The corporate culture has kicked in and corporations now decide which actors they want in their campaigns, depending on factors like how many followers they have on their social media platforms; what kind of image they have in the industry and if it aligns with their product. The fashion stylist then becomes vital to the actors who are fighting many battles to get it just right.

But I lose out on many corporate projects since I can’t be physically present in Pakistan and that’s unfortunate.

So why don’t you just move to Pakistan?

Dubai is my home. My father had set up his business in Dubai many years ago so life has always been about travelling between Dubai and Karachi. Now I work full-time in a consulting firm in Dubai.

Have you taken courses from any prestigious fashion schools?

I don’t believe one can be a stylist just by taking fashion or styling classes. It’s self-taught and depends on one’s aesthetics. The best fashion designers and stylists never attended any fashion schools. Having said that, I am sure fashion styling courses are helpful for people who need a start in this field.


What do you offer that other fashion stylists in Pakistan may not? Access to international designers, for example?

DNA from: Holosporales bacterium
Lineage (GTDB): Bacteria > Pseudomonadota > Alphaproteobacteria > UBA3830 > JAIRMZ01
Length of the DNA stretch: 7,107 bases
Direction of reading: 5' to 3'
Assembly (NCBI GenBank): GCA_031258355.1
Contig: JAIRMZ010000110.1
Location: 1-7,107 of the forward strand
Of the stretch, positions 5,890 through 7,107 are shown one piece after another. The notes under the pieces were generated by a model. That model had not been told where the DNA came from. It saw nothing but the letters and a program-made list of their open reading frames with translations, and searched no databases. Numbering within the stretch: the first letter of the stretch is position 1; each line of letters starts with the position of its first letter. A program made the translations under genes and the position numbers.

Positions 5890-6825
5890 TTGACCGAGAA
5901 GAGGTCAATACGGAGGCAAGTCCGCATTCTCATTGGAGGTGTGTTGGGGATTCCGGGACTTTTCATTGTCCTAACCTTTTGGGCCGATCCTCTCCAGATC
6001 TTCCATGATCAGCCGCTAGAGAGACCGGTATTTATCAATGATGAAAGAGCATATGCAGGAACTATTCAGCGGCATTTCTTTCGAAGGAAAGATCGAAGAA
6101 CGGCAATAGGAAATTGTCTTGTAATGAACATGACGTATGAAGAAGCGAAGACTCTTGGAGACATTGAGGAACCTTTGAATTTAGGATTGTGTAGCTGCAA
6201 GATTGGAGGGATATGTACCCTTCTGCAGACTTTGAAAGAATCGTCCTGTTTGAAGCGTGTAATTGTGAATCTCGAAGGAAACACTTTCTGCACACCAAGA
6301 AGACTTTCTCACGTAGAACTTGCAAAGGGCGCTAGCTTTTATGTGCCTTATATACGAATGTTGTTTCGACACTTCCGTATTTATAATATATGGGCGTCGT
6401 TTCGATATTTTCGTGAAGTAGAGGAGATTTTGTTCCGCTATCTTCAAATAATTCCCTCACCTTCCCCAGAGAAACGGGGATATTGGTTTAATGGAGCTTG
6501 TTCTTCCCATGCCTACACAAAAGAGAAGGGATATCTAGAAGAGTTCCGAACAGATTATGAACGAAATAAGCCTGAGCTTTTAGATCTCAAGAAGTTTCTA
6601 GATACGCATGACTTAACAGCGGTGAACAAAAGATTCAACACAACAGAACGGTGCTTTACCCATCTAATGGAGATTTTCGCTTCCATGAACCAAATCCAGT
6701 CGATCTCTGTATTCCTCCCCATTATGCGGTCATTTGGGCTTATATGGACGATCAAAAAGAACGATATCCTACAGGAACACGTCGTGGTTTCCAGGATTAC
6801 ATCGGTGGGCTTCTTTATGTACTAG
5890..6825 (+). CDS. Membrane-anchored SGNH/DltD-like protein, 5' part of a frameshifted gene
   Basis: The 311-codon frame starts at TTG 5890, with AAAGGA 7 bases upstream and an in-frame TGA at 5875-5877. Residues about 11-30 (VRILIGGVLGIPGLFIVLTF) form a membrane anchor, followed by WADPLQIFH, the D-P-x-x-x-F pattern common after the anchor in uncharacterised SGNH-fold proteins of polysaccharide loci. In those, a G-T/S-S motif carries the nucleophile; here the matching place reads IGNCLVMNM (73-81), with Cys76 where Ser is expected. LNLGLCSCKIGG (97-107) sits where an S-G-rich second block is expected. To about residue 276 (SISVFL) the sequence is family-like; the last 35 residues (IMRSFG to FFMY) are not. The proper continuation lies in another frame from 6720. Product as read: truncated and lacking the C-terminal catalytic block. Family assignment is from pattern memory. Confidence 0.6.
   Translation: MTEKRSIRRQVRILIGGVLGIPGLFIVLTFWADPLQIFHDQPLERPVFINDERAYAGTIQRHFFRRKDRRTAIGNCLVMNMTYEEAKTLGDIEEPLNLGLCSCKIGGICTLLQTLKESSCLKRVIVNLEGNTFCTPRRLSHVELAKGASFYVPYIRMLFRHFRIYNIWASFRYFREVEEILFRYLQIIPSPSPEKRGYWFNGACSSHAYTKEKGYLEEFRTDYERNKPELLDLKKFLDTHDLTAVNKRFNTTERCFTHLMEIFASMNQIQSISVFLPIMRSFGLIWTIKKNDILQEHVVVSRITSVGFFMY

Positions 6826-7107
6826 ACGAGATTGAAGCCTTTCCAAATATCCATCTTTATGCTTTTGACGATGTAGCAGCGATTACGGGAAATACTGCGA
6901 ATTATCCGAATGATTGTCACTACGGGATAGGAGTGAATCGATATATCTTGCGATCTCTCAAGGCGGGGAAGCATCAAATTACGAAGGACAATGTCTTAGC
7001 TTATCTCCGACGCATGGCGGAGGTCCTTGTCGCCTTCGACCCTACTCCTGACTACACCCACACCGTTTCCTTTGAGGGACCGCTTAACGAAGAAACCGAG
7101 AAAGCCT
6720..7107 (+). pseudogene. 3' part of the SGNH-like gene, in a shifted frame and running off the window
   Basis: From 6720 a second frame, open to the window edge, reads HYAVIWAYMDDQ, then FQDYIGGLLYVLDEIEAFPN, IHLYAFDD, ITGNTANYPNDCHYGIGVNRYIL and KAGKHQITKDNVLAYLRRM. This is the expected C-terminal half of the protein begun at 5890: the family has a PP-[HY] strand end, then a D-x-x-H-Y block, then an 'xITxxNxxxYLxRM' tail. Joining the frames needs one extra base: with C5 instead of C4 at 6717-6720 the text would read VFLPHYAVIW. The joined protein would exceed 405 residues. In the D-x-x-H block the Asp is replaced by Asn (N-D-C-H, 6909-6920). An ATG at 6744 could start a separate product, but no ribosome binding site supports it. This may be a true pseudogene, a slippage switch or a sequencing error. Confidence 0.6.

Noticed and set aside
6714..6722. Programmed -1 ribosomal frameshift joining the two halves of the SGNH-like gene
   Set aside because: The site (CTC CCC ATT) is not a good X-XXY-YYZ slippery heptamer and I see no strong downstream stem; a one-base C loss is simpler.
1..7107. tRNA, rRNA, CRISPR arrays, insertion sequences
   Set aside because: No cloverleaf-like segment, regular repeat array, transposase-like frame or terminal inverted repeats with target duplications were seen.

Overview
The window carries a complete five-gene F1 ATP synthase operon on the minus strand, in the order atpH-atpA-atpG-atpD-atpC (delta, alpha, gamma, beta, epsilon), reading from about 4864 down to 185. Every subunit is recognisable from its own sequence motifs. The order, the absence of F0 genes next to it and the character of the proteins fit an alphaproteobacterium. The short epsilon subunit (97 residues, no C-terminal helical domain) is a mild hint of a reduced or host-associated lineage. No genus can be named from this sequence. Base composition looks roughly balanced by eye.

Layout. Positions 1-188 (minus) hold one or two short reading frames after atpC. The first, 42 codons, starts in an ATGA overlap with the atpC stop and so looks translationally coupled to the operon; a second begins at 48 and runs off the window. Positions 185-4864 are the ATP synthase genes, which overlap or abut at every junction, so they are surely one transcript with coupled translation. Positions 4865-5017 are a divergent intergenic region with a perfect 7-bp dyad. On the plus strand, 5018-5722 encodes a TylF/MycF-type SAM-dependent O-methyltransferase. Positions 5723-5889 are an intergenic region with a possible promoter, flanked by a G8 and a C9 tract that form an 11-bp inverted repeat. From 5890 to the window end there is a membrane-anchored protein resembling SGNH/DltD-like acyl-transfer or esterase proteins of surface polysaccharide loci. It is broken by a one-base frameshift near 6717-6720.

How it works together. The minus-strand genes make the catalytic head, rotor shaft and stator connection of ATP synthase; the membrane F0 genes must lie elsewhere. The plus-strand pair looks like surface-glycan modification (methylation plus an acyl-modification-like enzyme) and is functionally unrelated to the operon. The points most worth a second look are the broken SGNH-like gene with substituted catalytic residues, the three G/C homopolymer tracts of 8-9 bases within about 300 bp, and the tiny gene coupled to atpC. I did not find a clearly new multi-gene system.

I think part of any stylist’s success is based purely on how they deal with actors. More than styling, it’s about making them feel confident and comfortable. The aim is always to make them look good. I don’t force them to wear a certain outfit just because it’s in fashion. I play on classic lines. I think that’s my winning trait.

As for international designers, everyone has access to them. Any stylist can approach them. I don’t know any international fashion designer personally, nor do they lend me clothes due to my association with Pakistani actors. They lend me clothes based on my past work. I would love to use local Pakistani designers but most of them are not very easy to deal with as they are stars in their own right, so it’s difficult to get things specially made for a client or to mix and match using local designers’ separates. They are stylists and designers, all in one! But Saniya Maskatiya, Huma Adnan, Tena Durrani, Nubain Al at Wardha Saleem and HSY are different and always go out of their way to be accommodating.

Has it been difficult convincing international designers based in Dubai to lend their creations to Pakistani celebrities?